About 20% of people are what’s known as Highly Sensitive People (HSPs). Being an HSP is perfectly normal and is an asset in many ways. HSPs tend to be more aware of their environment and more deeply impacted by experiences. High Sensitivity is a gift, not a flaw, and can make people more deeply impacted by the effects of trauma.
Often HSP’s are told (and tell themselves) “It wasn’t that bad, get over it, why are you being so sensitive?” etc. It is important that HSPs do their emotional self-care, and overcoming events that others might not think are that big a deal is one way of doing so. EMDR can be enormously helpful for HSPs to help them metabolize trauma and move on with their lives.
If you are an HSP, it is a good idea to work with a therapist who understands you and has experience working with Highly Sensitive People.
The first thing is to talk with an experienced therapist who practices EMDR. Your therapist can evaluate whether EMDR is the right treatment for you. Our EMDR therapists have extensive training and experience in helping you make this decision.
You may already know that you have PTSD, and you may only have a few of the following challenges. Either way, EMDR can help you. If you experience:
EMDR can help you identify the source of these difficulties help you and resolve them. And with resolution comes:
Don’t worry! It isn’t necessary for you to vividly recall or relive bad or buried memories!
If you are coping with bad memories by blocking them out, this is absolutely normal. It’s what we do to get on with life after something awful has happened. But, eventually, these memories, and the emotional and other effects of these experiences, tend to surface in ways that disrupt our lives.
With EMDR, you should be able to process the hurt of experiences and put them in your past without having to deeply relive them.
We do this by engaging in EMDR therapy while briefly recalling a distressing event. The activity of eye movement, or tapping, helps to move the memories forward and “digest” them without having to relive the experience as though it were happening all over again. We do this until you have little or no more reactivity to the event. It is your EMDR therapist’s job to guide you in such a way that you are grounded and steady during the EMDR processes. It doesn’t mean you won’t feel emotions. It means that you will not become overwhelmed or swallowed by the memories or the emotions you process through. At the end of EMDR Therapy, the goal is to no longer be bothered by your memories. It should feel like, “Yes, that was a really bad thing that happened, but it is no longer hindering me or my life. It’s in the past and I have moved on.”
Your EMDR therapist will be your guide and your guard, keeping you safe and grounded, and collaborating with you in your healing process at a rate that is comfortable and safe for you. In an effective therapeutic relationship, you and your EMDR therapist will make sure your treatment is going in the right direction for you, at a pace and intensity that works for you and doesn’t unduly disrupt your life.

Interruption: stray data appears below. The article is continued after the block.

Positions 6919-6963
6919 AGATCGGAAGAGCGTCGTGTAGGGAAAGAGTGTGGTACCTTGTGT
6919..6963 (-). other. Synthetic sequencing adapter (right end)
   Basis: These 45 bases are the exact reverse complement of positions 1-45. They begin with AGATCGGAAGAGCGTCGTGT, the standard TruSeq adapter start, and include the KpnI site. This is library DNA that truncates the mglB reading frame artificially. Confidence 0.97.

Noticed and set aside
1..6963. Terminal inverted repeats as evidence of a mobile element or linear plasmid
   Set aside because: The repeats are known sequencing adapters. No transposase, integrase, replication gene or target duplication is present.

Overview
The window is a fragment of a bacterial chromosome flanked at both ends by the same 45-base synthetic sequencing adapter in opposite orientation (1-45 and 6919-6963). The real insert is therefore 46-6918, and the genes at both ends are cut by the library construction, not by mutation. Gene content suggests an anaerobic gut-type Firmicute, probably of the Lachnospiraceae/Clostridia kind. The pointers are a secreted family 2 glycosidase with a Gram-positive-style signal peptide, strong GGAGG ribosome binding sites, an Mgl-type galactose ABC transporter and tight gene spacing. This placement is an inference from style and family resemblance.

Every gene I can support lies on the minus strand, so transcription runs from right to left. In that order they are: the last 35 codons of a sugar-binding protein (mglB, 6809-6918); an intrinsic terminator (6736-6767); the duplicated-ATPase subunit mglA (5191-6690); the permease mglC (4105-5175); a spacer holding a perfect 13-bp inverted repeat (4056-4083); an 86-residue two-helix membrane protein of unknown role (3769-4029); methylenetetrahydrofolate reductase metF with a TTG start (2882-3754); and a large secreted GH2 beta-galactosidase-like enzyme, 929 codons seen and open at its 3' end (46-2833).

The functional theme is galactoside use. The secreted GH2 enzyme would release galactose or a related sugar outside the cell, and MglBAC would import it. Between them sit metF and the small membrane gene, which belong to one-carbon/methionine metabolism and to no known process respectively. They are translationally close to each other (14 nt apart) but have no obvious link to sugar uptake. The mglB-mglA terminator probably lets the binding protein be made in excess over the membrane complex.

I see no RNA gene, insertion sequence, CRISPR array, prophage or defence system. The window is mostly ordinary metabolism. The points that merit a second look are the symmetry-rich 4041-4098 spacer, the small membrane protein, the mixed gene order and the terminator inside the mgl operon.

It isn’t necessary for you to remember the trauma for EMDR to work for you. There are many ways that we can approach EMDR therapy, sometimes by focusing on emotions, body sensations, dreams, or beliefs. So don’t worry if you can’t recall anything specific! Together we can decide ways to focus the work that work for you.
EMDR therapy is most effective when used within the context of a solid therapeutic relationship. Building that relationship with our clients is crucial, and that can take a bit of time. We do not want to jump into EMDR until we have a very clear idea of who you are as a person, what your needs are, what your strengths and challenges are, etc. In treating you using EMDR therapy, the length of treatment depends on the depth, duration, and age you were at the time of the trauma, and on your particular life situation, level of sensitivity, beliefs, support system, and other factors.
EMDR has been shown to significantly decrease the length of trauma treatment. After your EMDR therapist has evaluated your situation, she can give you a better idea of how long your process might take.
Yes! We have found, and there is ample research to confirm, that EMDR Therapy is effective for kids and teens. Some modifications may needed to fit the developmental level and particular needs of your child. Your EMDR therapist will be able to talk with you about whether EMDR is right for your child, and what modifications are best for your kid’s well-being and comfort. Be sure your child is working with an EMDR therapist who is also knowledgeable and experienced in working with children and adolescents.
For more in-depth information on EMDR, please visit:
Jonelle Richards, LCSW
In 1994, I heard about this innovative new EMDR Therapy that aimed at decreasing the duration and intensity of trauma therapy. Having worked for several years with adult and teen trauma survivors, and walking with them through the pain of traditional trauma treatment, EMDR sounded too good to be true. But, always seeking tools and methods to help my clients, I decided to learn about it anyhow. Twenty-two years later, I have used EMDR therapy hundreds, if not thousands, of times, to help my clients overcome the wounds from car and other accidents, natural disasters, sexual assault, war, long-term, severe child abuse, chronic illness, and many other challenges. EMDR has helped me help my clients regain their lives without having to undergo years-long treatment and without having to painfully relive the initial trauma(s). For this, I am tremendously grateful.
Tracy Christ, LPC